Role of Mycobacterium avium lysate INF-γ, IL-17, and IL-2 ELISPOT assays in diagnosing nontuberculous mycobacteria lymphadenitis in children

Chiara Della Bella, Elisabetta Venturini, Savannah Devente, Paola Piccini, Simona Tapinassi, Leila Bianchi, Alessia Grassi, Marisa Benagiano, Heba F. Mustafa Alnwaisri, Carlotta Montagnani, Elena Chiappini, Wilbert Bitter, Mario M. D’Elios, Maurizio de Martino, Luisa Galli, Mario Milco D'Elios

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3 Citations (Scopus)


Nontuberculous mycobacteria are the most frequent cause of chronic cervical lymphadenitis in childhood. The aim of the study was to evaluate the performance of IL-2, IL-17, and INF-γ in-house enzyme-linked immunospot assays using a Mycobacterium avium lysate, in order to identify a noninvasive diagnostic method of nontuberculous mycobacteria infection. Children with subacute and chronic lymphadenopathies or with a previous diagnosis of nontuberculous mycobacteria lymphadenitis were prospectively enrolled in the study. Sixty children with lymphadenitis were included in our study: 16 with confirmed infection (group 1), 30 probable infected (group 2) and 14 uninfected (group 3). Significantly higher median cytokine values were found in group 1 vs group 2, in group 1 vs group 3, and in group 2 vs group 3 considering IL-2-based enzyme-linked immunospot assay (p = 0.015, p < 0.001, p = 0.004, respectively). INF-γ-based enzyme-linked immunospot assay results were significantly higher in group 2 vs group 3 (p = 0.010). Differences between infected and uninfected children were not significant considering IL-17 assays (p = 0.431). Mycobacterium avium lysate IL-2 and INF-γ-based enzyme-linked immunospot assays seem to be promising noninvasive diagnostic techniques for discriminating children with nontuberculous mycobacteria lymphadenitis and noninfected subjects.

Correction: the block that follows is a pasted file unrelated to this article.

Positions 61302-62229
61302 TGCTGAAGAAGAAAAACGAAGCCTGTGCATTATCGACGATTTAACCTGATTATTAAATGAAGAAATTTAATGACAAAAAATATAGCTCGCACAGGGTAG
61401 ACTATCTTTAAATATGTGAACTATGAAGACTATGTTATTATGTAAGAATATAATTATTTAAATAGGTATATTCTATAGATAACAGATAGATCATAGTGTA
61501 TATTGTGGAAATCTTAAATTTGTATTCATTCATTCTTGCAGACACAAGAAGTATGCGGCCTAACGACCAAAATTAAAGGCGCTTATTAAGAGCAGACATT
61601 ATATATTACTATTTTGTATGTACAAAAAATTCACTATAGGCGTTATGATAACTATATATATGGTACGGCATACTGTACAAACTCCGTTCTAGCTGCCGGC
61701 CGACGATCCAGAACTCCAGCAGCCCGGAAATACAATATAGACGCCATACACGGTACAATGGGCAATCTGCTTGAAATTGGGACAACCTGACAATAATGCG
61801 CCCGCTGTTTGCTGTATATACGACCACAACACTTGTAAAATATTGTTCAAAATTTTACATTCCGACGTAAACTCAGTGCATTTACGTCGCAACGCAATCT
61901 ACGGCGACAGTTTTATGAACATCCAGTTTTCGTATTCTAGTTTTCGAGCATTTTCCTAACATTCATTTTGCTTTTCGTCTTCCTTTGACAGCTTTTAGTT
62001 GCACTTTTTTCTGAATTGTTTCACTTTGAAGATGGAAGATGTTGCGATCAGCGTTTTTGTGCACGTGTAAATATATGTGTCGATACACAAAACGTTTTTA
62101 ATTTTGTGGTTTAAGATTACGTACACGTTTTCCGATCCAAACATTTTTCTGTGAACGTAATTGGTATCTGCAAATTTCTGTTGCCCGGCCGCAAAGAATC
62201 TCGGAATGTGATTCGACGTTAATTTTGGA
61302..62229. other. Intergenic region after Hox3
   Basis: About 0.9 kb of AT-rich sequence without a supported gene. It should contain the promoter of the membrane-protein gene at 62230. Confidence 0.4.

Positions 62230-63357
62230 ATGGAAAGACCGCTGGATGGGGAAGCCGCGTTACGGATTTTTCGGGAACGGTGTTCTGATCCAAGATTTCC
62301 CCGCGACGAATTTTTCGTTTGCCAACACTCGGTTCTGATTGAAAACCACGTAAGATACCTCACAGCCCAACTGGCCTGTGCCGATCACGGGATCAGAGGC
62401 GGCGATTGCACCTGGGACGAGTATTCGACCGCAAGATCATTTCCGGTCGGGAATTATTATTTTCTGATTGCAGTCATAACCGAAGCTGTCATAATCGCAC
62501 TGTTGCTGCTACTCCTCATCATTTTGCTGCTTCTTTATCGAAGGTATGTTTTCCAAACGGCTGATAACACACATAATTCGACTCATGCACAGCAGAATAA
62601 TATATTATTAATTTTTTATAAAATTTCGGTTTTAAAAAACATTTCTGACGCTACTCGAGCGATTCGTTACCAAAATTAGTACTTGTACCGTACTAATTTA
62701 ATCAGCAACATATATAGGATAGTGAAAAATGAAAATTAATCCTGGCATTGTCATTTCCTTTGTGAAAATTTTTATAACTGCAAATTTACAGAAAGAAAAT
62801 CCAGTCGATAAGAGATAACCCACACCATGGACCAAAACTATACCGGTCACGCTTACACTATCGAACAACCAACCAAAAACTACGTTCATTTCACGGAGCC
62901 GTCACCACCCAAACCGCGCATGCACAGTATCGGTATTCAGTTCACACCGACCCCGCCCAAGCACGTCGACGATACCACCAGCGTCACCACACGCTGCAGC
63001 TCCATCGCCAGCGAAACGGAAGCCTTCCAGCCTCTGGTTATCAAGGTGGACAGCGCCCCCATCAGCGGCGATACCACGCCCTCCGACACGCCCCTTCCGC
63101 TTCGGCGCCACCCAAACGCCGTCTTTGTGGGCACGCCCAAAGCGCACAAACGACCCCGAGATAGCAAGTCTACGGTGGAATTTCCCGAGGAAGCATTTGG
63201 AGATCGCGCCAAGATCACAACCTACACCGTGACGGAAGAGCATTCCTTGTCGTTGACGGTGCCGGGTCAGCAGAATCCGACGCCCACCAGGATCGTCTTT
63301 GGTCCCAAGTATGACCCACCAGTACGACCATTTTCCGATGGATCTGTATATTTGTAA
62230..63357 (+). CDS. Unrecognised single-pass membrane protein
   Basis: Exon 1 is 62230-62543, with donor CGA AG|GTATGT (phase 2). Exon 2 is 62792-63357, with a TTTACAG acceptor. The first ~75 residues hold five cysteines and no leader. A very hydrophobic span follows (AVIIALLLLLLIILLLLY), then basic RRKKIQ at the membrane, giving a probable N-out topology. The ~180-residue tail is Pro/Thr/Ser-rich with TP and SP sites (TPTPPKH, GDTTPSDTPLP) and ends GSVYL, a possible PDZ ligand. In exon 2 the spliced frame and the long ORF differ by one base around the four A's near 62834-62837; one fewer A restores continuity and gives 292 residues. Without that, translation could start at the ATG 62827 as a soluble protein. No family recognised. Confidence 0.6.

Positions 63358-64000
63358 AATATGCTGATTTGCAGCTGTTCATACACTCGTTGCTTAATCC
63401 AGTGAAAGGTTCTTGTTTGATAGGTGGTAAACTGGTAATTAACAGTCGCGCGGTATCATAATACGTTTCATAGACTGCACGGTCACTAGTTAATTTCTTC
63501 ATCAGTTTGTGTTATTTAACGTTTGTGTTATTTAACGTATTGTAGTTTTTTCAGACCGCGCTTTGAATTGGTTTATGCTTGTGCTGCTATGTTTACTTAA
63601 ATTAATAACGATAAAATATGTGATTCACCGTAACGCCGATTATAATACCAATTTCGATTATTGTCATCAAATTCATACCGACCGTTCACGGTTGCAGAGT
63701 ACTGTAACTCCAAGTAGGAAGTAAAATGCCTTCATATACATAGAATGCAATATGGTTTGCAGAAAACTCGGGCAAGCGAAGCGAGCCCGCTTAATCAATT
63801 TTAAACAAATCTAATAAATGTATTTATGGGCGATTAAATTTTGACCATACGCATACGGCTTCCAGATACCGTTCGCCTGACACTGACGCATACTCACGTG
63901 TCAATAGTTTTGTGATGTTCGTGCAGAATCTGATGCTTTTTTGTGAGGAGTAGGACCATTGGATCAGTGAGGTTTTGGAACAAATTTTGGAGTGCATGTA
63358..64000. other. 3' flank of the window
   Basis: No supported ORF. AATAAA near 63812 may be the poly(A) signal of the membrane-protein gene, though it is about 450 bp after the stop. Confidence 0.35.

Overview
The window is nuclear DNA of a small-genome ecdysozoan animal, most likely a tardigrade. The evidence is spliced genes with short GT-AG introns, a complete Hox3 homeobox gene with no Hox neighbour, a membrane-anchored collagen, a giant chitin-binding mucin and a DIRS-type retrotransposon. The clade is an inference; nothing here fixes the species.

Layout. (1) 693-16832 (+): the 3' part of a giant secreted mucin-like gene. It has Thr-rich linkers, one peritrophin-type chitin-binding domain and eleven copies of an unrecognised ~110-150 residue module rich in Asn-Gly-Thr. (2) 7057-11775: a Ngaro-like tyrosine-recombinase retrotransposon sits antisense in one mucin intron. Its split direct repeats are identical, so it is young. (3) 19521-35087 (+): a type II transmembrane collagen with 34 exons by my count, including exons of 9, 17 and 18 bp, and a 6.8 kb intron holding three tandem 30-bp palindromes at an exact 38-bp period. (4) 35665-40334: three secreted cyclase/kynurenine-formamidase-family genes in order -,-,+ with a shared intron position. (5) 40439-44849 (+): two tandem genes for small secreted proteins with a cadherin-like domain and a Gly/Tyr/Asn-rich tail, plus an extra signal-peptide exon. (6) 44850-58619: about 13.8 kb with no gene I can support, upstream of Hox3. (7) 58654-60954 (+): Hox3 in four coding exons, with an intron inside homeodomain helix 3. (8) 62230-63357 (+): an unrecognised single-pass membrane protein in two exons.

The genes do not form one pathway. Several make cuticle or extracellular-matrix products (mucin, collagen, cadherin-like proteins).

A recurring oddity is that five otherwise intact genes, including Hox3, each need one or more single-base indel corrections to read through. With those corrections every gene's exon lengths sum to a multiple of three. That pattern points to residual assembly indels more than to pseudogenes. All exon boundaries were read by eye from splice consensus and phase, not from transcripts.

Original languageEnglish
Pages (from-to)1113–1122
Number of pages10
JournalEuropean Journal of Clinical Microbiology and Infectious Diseases
Early online date1 Jan 2019
Publication statusPublished - 1 Jun 2019


  • Children
  • Lymphadenitis
  • Mycobacterium avium
  • Nontuberculous mycobacteria

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